on the edges of this pillar stone (left) are characters from an alphabet that
was used in fifth-century Ireland.
Known as ogham, the 25-letter alphabet
was supposedly inspired by Ogma, god of eloquence.
- Ogham was
carved and read from BOTTOM to TOP.
(Also carved, occasionally,
right to left).
- Also written as ogam or ogum, it
is pronounced "AHG-m" or "OH-ehm."
- Ogham served as an alphabet for one
of the ancient Celtic languages. Its origin is uncertain: it may have been adapted
from a sign language.
Current understanding is that the names of the main
twenty letters are also the names of 20 trees sacred to the druids.
Some authors have suggested the existance of a 13 month calendar which shared
some of these names.
- A 15th century treatise on Ogham, The Book of
Ballymote, confirms that ogham was a secret, ritualistic language.
there is no direct evidence that the Ogham alphabet was used [in antiquity] for
divination or any other magical purposes. ( see
Shown at right is a key to ogham: its consonants and vowels
can be identified by the number, position, and direction of their notches.
The letters consist of one to five perpendicular or angled strokes, meeting
or crossing a center line.
The form of the letters allows them to be
carved easily on objects of wood or stone, with the edge of the object forming
the center line.
This is a standing stone (galla'n) on Dingle Peninsula, Ireland.
courtesy " The World of
- Any wood carvings have of course long vanished: the Cetlic runes are known
principally from incriptions cut on the edges of rough standing gravesones. These
are found primarily in west Ireland, but they have also been found in Wales, Cornwall,
western Scotland, the Isle of Man, and the Shetland Islands.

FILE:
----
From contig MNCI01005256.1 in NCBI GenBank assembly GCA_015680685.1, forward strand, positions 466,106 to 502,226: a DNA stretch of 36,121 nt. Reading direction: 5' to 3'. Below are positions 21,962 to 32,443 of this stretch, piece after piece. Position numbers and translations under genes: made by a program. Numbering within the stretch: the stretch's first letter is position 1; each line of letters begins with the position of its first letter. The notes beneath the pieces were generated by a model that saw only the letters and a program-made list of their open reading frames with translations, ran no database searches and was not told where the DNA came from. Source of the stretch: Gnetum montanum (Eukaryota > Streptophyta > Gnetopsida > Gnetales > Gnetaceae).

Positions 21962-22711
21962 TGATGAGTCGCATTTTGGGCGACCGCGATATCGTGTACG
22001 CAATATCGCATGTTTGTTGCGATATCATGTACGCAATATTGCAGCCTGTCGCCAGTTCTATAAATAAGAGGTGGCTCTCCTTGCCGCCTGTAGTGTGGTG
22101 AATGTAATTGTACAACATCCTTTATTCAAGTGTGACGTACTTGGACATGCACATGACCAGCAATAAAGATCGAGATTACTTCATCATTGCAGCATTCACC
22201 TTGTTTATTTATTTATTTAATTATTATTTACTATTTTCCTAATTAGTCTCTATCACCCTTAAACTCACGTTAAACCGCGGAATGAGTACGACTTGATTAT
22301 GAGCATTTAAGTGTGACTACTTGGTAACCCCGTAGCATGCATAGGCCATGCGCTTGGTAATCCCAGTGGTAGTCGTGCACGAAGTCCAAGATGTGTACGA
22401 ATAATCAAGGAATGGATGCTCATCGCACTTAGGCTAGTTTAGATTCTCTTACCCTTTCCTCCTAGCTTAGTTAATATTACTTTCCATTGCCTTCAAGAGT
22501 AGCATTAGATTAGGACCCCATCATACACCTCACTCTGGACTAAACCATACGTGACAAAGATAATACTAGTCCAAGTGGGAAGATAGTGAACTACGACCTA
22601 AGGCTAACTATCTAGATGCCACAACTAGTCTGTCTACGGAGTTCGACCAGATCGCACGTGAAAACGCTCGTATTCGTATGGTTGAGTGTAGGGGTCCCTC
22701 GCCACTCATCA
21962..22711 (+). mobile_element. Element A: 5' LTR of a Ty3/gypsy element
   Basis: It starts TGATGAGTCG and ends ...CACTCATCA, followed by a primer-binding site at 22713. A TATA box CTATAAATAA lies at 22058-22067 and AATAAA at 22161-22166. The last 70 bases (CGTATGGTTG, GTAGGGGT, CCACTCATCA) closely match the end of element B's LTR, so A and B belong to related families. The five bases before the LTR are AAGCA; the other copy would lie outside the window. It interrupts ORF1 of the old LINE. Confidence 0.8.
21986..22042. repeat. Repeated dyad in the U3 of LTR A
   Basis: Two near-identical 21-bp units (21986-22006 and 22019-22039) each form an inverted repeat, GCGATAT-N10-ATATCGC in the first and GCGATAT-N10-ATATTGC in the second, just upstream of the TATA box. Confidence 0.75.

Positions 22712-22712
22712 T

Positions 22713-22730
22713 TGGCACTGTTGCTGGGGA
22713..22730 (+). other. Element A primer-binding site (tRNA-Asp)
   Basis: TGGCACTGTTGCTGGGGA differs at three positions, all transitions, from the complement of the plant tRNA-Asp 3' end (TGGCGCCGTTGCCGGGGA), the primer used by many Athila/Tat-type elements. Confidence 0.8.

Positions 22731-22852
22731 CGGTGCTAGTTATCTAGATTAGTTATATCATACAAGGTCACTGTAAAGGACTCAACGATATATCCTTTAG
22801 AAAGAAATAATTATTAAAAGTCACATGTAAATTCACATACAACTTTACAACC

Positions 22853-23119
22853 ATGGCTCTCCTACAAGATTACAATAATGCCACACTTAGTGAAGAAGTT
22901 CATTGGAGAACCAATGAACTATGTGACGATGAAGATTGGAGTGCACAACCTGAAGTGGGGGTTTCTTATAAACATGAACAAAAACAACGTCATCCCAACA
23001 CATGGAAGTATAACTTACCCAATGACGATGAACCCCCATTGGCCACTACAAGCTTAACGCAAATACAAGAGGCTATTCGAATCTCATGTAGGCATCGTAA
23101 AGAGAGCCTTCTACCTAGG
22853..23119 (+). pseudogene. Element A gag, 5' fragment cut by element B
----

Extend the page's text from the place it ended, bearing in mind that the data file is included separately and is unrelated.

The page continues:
- The Irish had no other written alphabet until Christian missionaries
introduced Latin (though runes may have also been used).
to be used after the first few centuries of the Christian era, as the use of inscription
languages (like runes and ogham) was reviled as a pagan practice.
The vowels can
be written with dots like this....
...or as lines crossing the middle divider, like this.
This inscription says "beth
luis nion";* this is a name of the ogham alphabet and, somewhat like the
word "alphabet", comes from the names of the first, second, and fifth
letters (remember: read from the bottom up).
NOTE: "BETH" is also spelled (perhaps more accurately) "BEITH."
There is a more modern custom of orienting the writing
by placing it on its side, like this:
E T H
I S N
I O N
This is a "ogham line" showing all 25 "letters" of the Ogham alphabet:
The following image
of a Ogham wheel is a segment from the 14th-century Book of Ballymote,
a manuscript that contains a collection of Irish sagas, law texts, and genealogies,
as well as a guide to the ogham alphabet. Much of the information available on
ogham has come from this manuscript (currently housed in the Royal Irish Academy
in Dublin) and this information is thought to have been copied from a much earlier
9th century manuscript. It is from this text that the descriptions of Ogham characters
have largely been drawn.
CLICK ON THE IMAGE TO VIEW THE ENTIRE
STONE MAIN PAGE | WHAT IS OGHAM? | OGHAM
TABLE | MESSAGE BOARD | SOURCES
This page copyright
© 1999-2005 Liberty Miller
Please contact me if you wish to use elements of this